The initial scene takes place in Athens and sets the stage or background of the theme prior to the royal marriage of the Greek hero Theseus to the Amazonian Queen Hippolyta due to take place on the next New Moon. This parallels an actual marriage between the god-daughter of Queen Elizabeth (Elizabeth Carey-grand-daughter to the Lord Chamberlain). The love-conflict occurs due to a magic potion employed by Puck which has disastrous if not amusing consequences. At the court of the Athenian Duke comes a certain Egeus who bemoans his daughter, Hermia who refuses to marry Demetrius (her father’s choice) because she is really in love with Lysander. According to the law of the time a maid who refuses the match of her father must either be killed or take holy orders and become a nun. Lysander pleads his case and points out that Demetrius is actually in love with another, namely Helena. Lysander and Hermia plan to meet in a forest grove outside Athens and secretly elope. They foolishly divulge their plans to Helena who wishing to gain favour with Demetrius secretly reveals the lovers’ intended rendezvous, hoping that he will come and assent to their union. Meanwhile back at the palace a play is being rehearsed for the benefit of the wedding feast of Theseus and Hippolyta.
We are then introduced to the characters of Bottom who plays the part of the tragic hero Pyramus in the theatrical sub-plot. With a little magic from Puck he is given an ass’s head to wear. Next we are presented with the magical intrigues of Puck and the players Oberon and Titania (King & Queen of the fairies), who are quarrelling over the fate of a little Indian changeling boy. Oberon conspires with Puck charging him to find a magical flower (“Love-in-Idleness), which he hopes to put on the eyelids of Titania, only freeing her from this charm when she has surrendered the changeling to him as a page-boy. The potion made from this flower is to be applied to the eyelids of someone while asleep. On awaking the first person they lay their eyes on becomes the sole object of their love and affection. Puck mistakenly applies the potion to Lysander’s eyes making him fall hopelessly in love with Helena. Hermia, meanwhile awakes to find herself alone and Titania awakens to the sight of Bottom who has been magically imbued with an ass’s head. Helena thinks Lysander is parodying or mocking her and withdraws. Lysander and Demetrius decide on a duel to decide the affections of their loved ones, but Puck stalls this with a thick, magical mist which makes the antagonists delay the fight. While Demetrius sleeps Oberon places the antidote on the eyes of Lysander and instructs Puck to hasten Helena to the scene. Similarly, while Bottom, complete with ass’s head is asleep with Titania, the King undoes the charm and they are reconciled. Bottom awakens, and recalling the amours of the Queen thinks it has all been a strange dream and returns to the business of the performance of the play. Theseus and Hippolyta enter to find Hermia with Lysander, Helena with Demetrius in perfect accord.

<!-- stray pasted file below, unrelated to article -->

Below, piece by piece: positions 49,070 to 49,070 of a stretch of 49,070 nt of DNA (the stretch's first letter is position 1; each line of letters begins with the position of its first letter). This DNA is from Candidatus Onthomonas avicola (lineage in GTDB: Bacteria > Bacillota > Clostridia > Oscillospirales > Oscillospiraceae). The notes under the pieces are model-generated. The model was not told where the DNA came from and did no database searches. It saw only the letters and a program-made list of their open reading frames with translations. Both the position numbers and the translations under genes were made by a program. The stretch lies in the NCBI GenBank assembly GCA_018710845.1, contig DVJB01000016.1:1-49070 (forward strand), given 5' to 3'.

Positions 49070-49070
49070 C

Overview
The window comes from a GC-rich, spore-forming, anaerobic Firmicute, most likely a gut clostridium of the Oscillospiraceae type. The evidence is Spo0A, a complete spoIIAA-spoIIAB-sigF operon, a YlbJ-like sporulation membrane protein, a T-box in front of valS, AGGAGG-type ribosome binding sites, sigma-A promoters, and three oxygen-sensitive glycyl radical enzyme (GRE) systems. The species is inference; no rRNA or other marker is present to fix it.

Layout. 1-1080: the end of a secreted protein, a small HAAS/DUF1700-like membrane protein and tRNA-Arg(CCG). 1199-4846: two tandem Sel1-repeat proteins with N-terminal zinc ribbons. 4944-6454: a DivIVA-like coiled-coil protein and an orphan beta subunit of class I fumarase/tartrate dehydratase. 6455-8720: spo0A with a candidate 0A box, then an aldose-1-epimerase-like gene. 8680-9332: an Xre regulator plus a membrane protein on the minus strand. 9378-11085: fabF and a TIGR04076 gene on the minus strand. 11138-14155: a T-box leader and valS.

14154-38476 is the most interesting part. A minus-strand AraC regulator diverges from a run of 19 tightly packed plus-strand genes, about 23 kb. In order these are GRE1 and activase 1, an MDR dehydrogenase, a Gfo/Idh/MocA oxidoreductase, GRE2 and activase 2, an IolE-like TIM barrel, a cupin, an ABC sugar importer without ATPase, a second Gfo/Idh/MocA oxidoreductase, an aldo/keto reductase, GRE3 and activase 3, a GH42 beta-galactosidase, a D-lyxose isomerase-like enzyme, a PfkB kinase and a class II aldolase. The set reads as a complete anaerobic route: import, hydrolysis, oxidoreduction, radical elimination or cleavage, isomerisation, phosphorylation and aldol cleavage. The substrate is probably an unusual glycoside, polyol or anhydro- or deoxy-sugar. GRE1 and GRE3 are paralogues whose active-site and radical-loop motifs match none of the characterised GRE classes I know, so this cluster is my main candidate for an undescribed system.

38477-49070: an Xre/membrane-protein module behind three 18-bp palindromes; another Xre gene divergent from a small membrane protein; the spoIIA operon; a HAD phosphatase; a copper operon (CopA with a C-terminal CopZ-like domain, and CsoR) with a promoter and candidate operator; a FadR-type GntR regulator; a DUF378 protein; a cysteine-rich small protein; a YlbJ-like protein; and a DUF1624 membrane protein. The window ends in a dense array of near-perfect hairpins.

|The links to my publications “Shakespeare’s Qaballah”, a Companion to Shakespeare Studies and my anthology of poetry, “Parthenogenesis” are as follows:|